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Wednesday, April 1, 2015

NEW PRESIDENT EMERGES IN NIGERIA-GENERAL MUHAMMADU BUHARI


General Muhammadu Buhari, a former military ruler and candidate of the opposition party, All Progressives Congress (APC), has won the Presidential election conducted on Saturday March 28, 2015 in Nigeria. Buhari won the heated and keenly contested vote by at least 3 million votes. The APC candidate got the highest number of votes in 21 states while Mr. Jonathan prevailed in 15 states and Abuja. After three previous failed shots at the presidency, Muhammadu Buhari is finally moving into Aso Rock, Nigeria’s presidential palace, as the President of the Federal Republic of Nigeria.

Jonathan’s gesture and defeat is hugely significant and symbolic, as it has never happened before in Nigeria’s history for a sitting president to be defeated in an election.


The retired army officer’s journey to the presidency began in 2003 when he contested under the platform of the now defunct All Peoples Party, APP. That year, he got 12.7 million votes to lose to Olusegun Obasanjo, also a retired army officer, who was seeking a second term as president. Despite picking a southerner, the late Chuba Okadigbo, as a running mate, Mr. Buhari got a huge chunk of his votes from the north.

Four years later, Mr. Buhari, contesting under the ANPP, attempted another shot at the presidency, this time going head to head with a fellow northerner, Umar Yar’adua of the PDP. Again, he lost.

Despite still picking a southerner as a running mate, his performance in 2007 was far worse than that of 2003 – he polled a meagre 6.6 million votes while the eventual winner got thrice his vote.

By 2011, Mr. Buhari helped found another party, the Congress for Progressive Change, CPC, and, once again, he aimed a shot at becoming president. Once again, he picked a southerner as running mate. On April, 16, 2011, he ran against the incumbent, President Jonathan. He polled 12.2 million votes to lose to Mr. Jonathan who got almost twice his votes.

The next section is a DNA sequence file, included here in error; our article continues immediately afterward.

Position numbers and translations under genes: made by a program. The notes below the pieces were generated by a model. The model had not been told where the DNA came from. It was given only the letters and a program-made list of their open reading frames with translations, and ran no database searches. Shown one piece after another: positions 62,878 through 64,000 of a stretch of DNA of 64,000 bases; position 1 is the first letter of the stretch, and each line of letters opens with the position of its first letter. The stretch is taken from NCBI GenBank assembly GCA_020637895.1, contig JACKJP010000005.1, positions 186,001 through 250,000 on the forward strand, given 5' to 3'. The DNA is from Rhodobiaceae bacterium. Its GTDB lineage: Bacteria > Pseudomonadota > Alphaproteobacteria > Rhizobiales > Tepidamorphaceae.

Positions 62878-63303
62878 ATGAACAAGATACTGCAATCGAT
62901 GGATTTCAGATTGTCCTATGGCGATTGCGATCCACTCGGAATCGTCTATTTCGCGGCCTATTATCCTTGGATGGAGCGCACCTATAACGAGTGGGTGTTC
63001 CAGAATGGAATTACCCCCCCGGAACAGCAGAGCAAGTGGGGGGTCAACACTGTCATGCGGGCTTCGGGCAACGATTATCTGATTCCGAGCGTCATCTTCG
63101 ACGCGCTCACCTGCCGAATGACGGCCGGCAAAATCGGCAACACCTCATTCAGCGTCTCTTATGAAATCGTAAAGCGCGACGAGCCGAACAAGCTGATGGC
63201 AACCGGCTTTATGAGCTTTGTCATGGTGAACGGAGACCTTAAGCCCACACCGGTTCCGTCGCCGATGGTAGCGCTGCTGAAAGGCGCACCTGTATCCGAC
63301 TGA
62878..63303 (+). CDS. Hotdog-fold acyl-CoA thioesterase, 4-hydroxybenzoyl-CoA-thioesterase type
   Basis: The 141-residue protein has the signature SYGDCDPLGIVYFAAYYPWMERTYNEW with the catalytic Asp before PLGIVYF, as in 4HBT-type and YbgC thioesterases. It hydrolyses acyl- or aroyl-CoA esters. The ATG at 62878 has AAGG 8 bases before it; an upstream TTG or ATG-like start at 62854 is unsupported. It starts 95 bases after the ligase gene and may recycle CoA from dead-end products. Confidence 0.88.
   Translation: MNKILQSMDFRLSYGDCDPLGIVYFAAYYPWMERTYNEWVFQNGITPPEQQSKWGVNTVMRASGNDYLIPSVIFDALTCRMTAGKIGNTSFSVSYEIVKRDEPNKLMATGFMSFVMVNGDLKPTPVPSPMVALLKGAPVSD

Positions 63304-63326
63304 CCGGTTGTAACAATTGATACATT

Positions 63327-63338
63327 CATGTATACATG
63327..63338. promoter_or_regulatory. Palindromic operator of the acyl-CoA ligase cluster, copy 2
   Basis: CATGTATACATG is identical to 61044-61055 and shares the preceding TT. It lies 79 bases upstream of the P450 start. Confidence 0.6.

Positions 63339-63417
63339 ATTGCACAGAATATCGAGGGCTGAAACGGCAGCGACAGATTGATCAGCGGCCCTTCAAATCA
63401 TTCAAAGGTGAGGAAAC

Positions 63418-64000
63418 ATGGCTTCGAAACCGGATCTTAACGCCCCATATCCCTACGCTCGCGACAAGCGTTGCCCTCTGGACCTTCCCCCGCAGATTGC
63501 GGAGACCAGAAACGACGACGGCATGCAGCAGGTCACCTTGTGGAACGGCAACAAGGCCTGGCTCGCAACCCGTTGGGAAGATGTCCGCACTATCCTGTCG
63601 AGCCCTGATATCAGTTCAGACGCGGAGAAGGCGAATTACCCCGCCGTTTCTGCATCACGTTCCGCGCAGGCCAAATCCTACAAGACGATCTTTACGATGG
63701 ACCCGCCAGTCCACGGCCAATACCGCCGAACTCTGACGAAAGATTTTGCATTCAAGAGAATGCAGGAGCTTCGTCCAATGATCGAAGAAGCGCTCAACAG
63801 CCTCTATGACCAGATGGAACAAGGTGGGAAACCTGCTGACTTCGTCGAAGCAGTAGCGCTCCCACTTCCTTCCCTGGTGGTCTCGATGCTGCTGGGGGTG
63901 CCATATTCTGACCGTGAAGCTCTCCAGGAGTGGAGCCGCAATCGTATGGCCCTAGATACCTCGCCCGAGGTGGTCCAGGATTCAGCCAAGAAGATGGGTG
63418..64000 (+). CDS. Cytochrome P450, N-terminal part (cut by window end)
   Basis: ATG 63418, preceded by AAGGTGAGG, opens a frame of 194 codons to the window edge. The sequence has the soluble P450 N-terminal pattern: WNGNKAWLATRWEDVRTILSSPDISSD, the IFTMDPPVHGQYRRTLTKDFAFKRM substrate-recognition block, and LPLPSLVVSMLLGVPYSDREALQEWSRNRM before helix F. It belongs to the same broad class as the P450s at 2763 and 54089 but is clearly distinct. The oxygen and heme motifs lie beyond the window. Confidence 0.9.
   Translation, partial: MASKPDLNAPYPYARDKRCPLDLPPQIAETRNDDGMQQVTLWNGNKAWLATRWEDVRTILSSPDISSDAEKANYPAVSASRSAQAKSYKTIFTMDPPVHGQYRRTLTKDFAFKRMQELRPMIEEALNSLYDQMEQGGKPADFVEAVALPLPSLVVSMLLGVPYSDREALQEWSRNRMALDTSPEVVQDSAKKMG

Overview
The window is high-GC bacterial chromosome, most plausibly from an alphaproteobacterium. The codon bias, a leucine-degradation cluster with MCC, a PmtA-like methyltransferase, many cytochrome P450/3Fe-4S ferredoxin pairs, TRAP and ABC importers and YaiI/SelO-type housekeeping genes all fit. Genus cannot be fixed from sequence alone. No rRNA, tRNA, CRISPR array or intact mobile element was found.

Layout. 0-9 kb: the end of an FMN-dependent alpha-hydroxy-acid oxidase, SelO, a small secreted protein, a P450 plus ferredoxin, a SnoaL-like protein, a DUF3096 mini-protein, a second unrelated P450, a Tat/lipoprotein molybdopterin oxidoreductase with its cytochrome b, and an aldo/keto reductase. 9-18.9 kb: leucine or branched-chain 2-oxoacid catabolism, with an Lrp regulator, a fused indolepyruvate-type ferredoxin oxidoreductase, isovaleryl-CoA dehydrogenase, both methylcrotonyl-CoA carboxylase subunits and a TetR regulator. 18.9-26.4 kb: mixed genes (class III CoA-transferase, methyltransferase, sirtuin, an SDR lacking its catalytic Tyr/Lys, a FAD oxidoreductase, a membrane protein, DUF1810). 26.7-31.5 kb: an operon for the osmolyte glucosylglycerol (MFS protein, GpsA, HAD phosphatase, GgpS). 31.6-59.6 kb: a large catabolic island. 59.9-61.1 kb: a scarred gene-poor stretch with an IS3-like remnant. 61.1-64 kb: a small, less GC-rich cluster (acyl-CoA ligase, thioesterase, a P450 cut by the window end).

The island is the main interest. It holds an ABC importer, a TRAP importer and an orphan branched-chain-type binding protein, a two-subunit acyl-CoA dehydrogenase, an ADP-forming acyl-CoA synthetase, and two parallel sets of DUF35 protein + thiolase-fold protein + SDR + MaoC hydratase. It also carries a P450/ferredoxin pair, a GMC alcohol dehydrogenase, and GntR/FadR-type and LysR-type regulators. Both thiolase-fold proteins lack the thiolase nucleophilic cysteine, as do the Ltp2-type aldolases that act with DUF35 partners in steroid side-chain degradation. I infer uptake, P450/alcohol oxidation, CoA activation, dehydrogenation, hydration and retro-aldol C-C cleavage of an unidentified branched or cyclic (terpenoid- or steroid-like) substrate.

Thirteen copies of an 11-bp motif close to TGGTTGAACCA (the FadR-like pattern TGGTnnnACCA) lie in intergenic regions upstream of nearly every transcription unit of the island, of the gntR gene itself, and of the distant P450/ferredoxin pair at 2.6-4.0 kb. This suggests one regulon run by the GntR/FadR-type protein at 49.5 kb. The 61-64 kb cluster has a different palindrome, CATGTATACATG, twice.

After the 2011 general elections, three major political parties – the Action Congress of Nigeria (ACN), a faction of the All Progressives Grand Alliance (APGA), and Mr. Buhari’s CPC – began talks on a merger that would enable it provide a formidable platform to challenge the dominant PDP. On February 6, 2013, the APC was founded

At the APC presidential primaries in December 2014, Mr. Buhari contested against political heavyweights like Atiku Abubakar, former vice president; Rabiu Kwankwaso, governor of Kano State; and Rochas Okorocha, governor of Imo State. At the end of the day, the retired general polled 3,430 delegates votes to defeat his challengers.

For his running mate in the run up to the 2015 general election, Mr. Buhari again picked a southwesterner as a running mate. During his campaign, the 73-year-old traversed the length and breadth of the country canvassing for votes.

The 2015 presidential election was the first time Mr. Buhari won in states outside northern Nigeria, winning all the south-western states except Ekiti State.

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